|Summary of Environmental and Social Aspects|
|Environmental Aspects||Under ADB's Safeguard Policy Statement (2009), the project to construct and operate a 216MW hydropower plant is classified as category A for environment. NWEDC has undertaken the preparation of an Environmental and Social Impact Assessment (ESIA) to identify potential environmental and social impacts, as well as the effective measures to avoid, mitigate and compensate identified adverse impacts. NWEDC will implement measures and relevant management plans to monitor and respond accordingly to the identified potential risks and impacts during construction and operation (e.g. health and safety, water quality, biodiversity, downstream flows); and manage cumulative impacts through participation in a co-management platform with other key stakeholders of the river basin.|
|Involuntary Resettlement||The project is classified as category A for resettlement following ADB's Safeguard Policy Statement. Of the approximately 99.79 hectares of land required for the project and its associated facilities, most it (approximately 77ha) is government land. The remaining is a mix of private (~3.68ha) and trust (~15.53 ha) lands. This land take will result in both physical as well as economic displacement. NWEDC has undertaken the preparation of a Land Acquisition and Livelihood Restoration Plan (LALRP) aligned to ADB SPS requirements to address the adverse impacts resulting from involuntary resettlement. NWEDC will implement measures as identified in the LALRP. Progress on LALRP implementation will be periodically monitored and reported.|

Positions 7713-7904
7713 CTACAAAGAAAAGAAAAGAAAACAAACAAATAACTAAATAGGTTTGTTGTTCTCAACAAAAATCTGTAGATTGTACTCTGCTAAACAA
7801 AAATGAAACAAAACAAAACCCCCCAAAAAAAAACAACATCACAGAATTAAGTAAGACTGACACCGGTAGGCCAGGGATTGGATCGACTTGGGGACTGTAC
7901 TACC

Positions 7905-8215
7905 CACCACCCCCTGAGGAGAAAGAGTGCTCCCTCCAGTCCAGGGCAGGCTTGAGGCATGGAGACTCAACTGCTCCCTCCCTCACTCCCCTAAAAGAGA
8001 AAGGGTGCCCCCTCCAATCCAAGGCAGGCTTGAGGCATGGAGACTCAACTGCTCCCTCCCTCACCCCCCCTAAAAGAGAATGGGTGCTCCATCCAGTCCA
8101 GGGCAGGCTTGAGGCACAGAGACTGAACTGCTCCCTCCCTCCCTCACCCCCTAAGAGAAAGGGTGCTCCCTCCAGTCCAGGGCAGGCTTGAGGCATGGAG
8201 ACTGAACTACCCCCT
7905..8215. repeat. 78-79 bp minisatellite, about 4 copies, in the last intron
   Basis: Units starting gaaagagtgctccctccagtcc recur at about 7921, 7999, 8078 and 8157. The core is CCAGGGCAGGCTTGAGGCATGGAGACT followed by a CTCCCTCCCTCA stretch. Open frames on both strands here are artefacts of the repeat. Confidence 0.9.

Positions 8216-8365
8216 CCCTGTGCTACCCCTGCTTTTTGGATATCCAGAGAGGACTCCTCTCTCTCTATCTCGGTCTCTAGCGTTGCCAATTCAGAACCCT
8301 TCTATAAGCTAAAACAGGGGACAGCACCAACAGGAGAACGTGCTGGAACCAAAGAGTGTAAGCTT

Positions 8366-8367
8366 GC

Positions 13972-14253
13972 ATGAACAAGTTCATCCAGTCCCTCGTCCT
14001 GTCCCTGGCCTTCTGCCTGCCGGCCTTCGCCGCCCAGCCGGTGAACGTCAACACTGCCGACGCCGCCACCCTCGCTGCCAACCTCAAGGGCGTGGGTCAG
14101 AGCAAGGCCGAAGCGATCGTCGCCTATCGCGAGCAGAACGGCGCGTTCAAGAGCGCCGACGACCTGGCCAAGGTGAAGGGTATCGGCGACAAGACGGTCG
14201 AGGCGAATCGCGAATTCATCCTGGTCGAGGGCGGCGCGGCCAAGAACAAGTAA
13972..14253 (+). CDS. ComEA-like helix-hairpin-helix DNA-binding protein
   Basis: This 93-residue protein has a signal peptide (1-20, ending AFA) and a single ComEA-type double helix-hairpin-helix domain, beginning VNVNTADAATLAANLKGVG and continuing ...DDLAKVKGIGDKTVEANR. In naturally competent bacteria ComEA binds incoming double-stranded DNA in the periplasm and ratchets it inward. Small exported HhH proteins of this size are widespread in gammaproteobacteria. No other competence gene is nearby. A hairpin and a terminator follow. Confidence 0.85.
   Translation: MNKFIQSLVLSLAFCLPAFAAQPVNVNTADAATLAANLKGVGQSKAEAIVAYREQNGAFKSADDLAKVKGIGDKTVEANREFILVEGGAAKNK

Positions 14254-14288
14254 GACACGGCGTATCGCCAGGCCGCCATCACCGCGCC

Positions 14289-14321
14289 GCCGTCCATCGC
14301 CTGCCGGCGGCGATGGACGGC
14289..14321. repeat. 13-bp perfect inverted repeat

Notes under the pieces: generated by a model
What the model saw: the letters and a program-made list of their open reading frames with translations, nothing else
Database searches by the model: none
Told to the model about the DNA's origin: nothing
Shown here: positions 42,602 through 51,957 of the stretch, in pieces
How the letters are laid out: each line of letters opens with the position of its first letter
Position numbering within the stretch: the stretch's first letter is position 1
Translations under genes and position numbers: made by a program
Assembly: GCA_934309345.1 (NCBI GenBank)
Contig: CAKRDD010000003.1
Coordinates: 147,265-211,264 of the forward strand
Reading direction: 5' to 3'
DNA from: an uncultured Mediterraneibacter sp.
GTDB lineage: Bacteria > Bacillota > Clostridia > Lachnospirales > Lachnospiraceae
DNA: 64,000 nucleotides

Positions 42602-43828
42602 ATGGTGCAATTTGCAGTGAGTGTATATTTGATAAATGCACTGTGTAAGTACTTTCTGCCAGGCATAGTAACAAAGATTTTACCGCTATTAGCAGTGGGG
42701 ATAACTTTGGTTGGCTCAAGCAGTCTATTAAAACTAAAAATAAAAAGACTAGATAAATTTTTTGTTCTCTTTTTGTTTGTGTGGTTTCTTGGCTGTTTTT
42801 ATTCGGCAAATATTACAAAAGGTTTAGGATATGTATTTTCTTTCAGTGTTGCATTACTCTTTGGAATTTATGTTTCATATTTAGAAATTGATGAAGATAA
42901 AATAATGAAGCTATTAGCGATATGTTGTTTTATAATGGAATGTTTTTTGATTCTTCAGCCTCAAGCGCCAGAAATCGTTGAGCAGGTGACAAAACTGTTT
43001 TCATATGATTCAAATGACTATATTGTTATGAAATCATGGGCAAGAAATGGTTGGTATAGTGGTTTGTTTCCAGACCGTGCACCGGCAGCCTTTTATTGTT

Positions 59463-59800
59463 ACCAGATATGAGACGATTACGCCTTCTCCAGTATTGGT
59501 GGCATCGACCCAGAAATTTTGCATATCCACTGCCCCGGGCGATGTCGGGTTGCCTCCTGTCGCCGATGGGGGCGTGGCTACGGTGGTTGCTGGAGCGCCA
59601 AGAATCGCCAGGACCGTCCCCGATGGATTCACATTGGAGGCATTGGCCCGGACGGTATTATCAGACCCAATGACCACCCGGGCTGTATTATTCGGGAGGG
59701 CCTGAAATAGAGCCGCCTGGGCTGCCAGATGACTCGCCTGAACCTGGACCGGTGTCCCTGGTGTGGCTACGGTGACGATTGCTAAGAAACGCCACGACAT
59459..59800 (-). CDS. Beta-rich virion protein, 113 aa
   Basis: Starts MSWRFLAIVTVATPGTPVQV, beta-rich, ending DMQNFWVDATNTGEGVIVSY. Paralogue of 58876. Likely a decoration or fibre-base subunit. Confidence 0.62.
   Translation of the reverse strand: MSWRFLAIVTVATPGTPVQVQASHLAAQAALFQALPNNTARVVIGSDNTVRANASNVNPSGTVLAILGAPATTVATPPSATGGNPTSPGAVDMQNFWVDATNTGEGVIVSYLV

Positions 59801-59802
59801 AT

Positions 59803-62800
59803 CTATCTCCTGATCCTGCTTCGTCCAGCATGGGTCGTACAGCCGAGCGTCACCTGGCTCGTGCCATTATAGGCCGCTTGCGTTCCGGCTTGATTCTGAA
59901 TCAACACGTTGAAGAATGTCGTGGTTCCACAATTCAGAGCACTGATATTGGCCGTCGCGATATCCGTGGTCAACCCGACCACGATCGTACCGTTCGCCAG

|Indigenous Peoples||The project area is dominated by Tamangs who are identified as one of the 24 hill tribes/indigenous people in the country. Most of the project affected persons/land losers (physically as well as economically displaced) are Tamangs who are native to the area. In addition, the project facilities like the access roads will result in some adverse impacts on community forests which is a source of timber and other non-timber forest produce for these indigenous communities in the area. NWEDC has undertaken the preparation of an Indigenous People Plan (IPP) aligned to ADB SPS requirements to address the adverse impacts on these IP groups. NWEDC will implement measures as identified in the IPP. Progress on IPP implementation will be periodically monitored and reported.|